Leah: Yeah, I think you need to have somebody to model it for you. I think that’s why a lot of kids that are the children of business owners become business owners. Just like the children of doctors tend become doctors and lawyers become lawyers because they see that lifestyle being modeled that’s how they grow up. I didn’t necessarily grow up in that background but seeing you and of course you’d grown up with it with Chet. It’s like seeing something that’s kind of totally different and it opened up my eyes and my world to it and then that’s when I started sewing.
I don’t know if you remember back on Hubbard (our old address) I pulled out a sewing machine and just started sewing all the time and I’d not really done that to that degree until we moved in. And I didn’t have room to have other things out, it really just became all about sewing.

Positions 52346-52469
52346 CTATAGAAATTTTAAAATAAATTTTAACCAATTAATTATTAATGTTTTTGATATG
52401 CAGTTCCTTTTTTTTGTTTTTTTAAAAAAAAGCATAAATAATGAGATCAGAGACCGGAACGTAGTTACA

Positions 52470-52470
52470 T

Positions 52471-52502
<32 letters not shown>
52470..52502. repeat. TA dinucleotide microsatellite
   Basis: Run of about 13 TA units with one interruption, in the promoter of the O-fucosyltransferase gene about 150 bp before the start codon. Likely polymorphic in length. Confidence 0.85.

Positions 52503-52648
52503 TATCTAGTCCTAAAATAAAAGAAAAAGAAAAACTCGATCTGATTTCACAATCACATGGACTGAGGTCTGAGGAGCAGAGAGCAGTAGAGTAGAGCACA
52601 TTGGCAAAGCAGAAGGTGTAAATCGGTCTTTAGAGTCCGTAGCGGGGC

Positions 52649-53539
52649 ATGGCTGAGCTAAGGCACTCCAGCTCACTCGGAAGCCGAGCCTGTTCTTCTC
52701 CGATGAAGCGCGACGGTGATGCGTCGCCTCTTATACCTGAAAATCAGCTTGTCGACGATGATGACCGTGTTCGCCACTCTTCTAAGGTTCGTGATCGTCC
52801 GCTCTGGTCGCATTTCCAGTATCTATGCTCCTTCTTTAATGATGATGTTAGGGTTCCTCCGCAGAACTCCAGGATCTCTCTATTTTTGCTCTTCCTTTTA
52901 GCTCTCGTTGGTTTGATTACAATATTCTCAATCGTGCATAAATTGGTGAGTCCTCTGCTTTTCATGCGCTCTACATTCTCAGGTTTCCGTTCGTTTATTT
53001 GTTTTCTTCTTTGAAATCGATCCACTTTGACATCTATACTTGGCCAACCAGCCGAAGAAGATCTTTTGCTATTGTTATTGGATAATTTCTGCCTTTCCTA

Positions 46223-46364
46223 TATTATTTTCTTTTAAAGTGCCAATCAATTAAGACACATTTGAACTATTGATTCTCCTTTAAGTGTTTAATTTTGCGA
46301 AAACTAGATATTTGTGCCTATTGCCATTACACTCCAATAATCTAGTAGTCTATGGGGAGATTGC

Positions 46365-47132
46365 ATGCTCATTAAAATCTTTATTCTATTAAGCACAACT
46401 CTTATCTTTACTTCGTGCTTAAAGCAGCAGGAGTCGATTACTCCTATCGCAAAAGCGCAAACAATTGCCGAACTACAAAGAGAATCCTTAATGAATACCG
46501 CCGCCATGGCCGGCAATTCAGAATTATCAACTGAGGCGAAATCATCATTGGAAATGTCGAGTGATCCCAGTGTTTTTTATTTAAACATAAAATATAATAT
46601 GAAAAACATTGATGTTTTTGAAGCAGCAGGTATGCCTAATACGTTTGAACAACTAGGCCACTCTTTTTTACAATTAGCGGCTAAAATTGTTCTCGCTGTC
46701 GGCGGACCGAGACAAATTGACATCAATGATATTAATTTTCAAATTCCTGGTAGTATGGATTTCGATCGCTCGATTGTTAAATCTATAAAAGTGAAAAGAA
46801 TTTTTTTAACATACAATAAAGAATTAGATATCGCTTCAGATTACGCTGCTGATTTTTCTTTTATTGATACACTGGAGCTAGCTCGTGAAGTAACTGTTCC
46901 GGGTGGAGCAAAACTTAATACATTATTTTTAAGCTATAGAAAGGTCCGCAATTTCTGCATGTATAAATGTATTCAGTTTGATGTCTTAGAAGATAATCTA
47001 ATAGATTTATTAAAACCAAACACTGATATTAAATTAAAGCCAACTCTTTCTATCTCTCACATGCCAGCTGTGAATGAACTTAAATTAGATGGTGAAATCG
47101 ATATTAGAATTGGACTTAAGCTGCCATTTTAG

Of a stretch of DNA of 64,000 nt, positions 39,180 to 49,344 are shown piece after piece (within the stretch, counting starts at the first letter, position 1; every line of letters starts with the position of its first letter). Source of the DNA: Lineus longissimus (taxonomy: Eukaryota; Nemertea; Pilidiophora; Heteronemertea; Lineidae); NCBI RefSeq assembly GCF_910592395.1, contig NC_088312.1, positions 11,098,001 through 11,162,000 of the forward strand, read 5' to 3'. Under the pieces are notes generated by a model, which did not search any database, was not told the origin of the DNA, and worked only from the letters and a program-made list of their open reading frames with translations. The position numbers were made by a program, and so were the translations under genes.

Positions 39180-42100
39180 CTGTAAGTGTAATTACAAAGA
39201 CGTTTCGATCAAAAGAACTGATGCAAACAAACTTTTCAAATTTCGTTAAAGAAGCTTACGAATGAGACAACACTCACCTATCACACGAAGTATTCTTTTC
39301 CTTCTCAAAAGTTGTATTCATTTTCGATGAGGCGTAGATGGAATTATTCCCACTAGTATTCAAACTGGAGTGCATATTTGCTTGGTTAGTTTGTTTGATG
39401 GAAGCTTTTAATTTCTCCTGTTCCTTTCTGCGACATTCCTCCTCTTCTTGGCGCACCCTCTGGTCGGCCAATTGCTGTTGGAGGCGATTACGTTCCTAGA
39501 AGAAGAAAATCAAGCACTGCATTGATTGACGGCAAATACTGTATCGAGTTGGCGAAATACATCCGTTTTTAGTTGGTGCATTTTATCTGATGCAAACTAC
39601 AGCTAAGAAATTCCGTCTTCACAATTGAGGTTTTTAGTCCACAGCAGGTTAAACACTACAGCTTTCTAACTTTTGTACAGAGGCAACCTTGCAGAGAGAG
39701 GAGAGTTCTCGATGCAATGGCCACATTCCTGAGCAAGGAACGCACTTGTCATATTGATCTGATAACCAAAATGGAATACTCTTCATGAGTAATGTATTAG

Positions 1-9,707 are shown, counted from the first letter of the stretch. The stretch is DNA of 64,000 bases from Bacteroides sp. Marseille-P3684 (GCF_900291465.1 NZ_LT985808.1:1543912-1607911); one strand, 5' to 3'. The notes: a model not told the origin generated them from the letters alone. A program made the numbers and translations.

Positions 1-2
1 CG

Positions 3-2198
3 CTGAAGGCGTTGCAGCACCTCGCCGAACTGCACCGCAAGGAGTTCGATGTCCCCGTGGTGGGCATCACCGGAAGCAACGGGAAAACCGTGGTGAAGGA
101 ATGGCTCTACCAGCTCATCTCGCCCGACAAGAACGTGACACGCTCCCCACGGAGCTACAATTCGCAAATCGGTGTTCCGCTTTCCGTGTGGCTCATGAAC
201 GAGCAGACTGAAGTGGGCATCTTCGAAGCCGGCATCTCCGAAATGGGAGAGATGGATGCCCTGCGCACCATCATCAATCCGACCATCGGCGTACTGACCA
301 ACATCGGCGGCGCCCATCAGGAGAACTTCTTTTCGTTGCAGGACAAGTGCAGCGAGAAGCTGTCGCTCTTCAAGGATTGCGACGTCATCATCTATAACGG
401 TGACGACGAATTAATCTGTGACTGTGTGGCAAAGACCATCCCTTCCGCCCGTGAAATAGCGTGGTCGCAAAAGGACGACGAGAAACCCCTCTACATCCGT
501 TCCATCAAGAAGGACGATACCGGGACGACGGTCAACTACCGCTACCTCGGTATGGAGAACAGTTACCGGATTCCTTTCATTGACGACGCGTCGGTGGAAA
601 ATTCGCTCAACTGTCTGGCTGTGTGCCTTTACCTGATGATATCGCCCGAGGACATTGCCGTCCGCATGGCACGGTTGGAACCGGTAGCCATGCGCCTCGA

Josh: You know staying on this topic, you’re first business was actually the christening gowns and the christening outfits remember with your sewing machine when you pulled it out of the closet?
Leah: Yeah, it’s kind of actually embarrassing to think about now. I’m sure if somebody uses a Wayback Machine, that’s a website that shows kind of what a website looks like many years ago. And you can use that to go back in time and see like what Amazon looked like when it was first being built.
Well you can go back and use the Wayback Machine to see LeahDay.com when it was first started and I guess that was 2004 -2005 and yeah, the first thing I thought of doing was to make old style christening gowns like ruffles and lace galore. Just totally over the top and to sell those. To make them custom and that was my original idea. I never sold a single one and mostly I just remember being very frustrated because I hated everything about.